Weekly Roundup, 31st March 2015

Weekly report, 31st March 2015

We begin today’s weekly roundup in the FT, with the Since You Asked column.

FT Masthead

Effects of QE

This week the column was about the effects of QE. John McDermott wrote about Scott Minerd of Guggenheim Partners’ argument that QE is making us poorer. Minerd points to a Bank of America forecast than nominal global growth will fall this year for the first time since 2009. But nominal growth is not usually used, and the OMF predicts real global growth of 3.5% in 2015.

John McDermott

Minerd also believes that QE has led to “sub-optimal allocation of capital and investments, which will result in lower output and lower standards of living over time.” McDermott points out the importance of comparing QE with the “not QE” scenario.

The BoE is “near” certain that asset prices and output have been increased by QE (though they would say that, since it is their policy). Research from Liverpool and Bath universities finds that QE was initially protective, but has not stimulated growth in the long-run.

QE has increased asset prices and therefore wealth inequality, but there is no evidence that it is behind low interest rates and depressed real wages. Interest rates have been falling for decades,  and real wages peaked thirty years ago. Productivity is the real underlying driver and should be unaffected by QE.

Emerging markets

John Authers advised against diving into emerging markets, which look cheap again. They are trading at 65% of the price-to-book ratio of developed markets, the biggest discount for 22 years. This a big change from November 2011, when they traded at a premium.

Emerging markets discount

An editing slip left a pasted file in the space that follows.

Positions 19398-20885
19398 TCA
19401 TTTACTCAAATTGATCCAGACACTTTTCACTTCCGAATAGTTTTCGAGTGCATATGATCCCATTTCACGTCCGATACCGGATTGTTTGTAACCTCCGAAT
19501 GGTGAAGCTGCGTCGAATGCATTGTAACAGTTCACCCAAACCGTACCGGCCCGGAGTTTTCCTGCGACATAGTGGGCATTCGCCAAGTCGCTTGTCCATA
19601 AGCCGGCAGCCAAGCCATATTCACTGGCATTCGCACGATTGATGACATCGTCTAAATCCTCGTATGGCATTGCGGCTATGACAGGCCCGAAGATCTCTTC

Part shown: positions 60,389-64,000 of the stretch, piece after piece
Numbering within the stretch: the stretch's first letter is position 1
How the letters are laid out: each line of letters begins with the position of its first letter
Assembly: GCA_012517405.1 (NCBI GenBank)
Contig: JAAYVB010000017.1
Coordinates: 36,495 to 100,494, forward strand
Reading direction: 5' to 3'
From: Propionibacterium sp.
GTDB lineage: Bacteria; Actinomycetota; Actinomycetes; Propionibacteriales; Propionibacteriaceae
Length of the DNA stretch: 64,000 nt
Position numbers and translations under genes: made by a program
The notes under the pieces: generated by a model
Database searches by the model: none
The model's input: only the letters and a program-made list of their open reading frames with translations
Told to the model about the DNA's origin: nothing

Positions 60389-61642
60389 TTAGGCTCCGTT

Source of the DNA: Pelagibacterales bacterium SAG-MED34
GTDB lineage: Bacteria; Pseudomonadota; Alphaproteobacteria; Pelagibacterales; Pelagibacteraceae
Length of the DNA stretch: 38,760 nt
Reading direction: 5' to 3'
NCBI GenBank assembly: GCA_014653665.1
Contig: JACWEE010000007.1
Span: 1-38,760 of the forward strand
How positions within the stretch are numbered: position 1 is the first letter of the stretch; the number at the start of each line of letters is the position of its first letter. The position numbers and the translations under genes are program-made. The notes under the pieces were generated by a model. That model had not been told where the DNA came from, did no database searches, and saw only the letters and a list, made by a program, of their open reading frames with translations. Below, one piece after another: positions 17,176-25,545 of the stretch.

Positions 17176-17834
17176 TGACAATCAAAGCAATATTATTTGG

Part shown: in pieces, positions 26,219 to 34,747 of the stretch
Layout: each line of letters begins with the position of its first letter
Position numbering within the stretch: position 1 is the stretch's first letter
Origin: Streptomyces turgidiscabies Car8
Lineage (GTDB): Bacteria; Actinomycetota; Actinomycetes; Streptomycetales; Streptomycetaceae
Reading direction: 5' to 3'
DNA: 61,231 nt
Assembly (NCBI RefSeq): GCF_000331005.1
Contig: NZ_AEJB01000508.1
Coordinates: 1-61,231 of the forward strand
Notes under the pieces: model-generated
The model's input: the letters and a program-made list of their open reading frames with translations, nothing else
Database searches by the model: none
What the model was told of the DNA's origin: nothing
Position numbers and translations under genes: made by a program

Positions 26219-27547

The problem for John is that emerging stocks carry extra risk. Growth has slowed, the dollar has risen and oil has fallen, and if the Fed raises rates that will make things worse (the dollar will rise again). Brazil, India, Indonesia, Turkey and South Africa have all run large current account deficits, and suffered when the Fed began to taper QE in 2013.

John Authers

Since then India has improved, but Russia has declined. Brazil is in the worst state: 90% of external borrowing is in dollars, exports have been hit by falling commodity prices and the political situation is dire. Chile, South Africa and Malaysia have similar problems.

John has concerns about how to invest. Debt has been bid up by yield-hunters, and the recent sell-off in stocks has been very discriminating, with the best stocks remaining on the highest valuations (or even privately held). China and India are less cheap than other markets. John recommends a phased approach with a view to the long term.

Man vs machine

It’s a quiet week in the run-up to Easter, so I have time to go back to an article from earlier this month. Tim Harford wrote about the possible reactions to increasing automation, comparing the setting of man against machine with the Luddites of two hundred years ago.

Tim Harford

Tim began by correcting a misunderstanding about the Luddites. They didn’t believe that the spinning and weaving machines they destroyed would lead to mass unemployment. They were worried that their own skilled craftsmen jobs would be displaced by simpler jobs for less qualified workers. Power would shift to the factory workers who owned the machines. It was a form of trade union activity – “collective bargaining by riot”.

See also:  Weekly Roundup, 28th June 2016

This anxiety has now returned, as software and robots begin to threaten skilled and middle-class jobs once again. Journalists like Tim are particularly worried (in part by unpaid bloggers like me), and so the anxiety is making its way into the papers and journals they write for.

In fact this trend has probably been around for decades. The flat-lining of real wages over the past 30 years is partly due to technological change suppressing median wage (as well as globalisation and the decline of unions).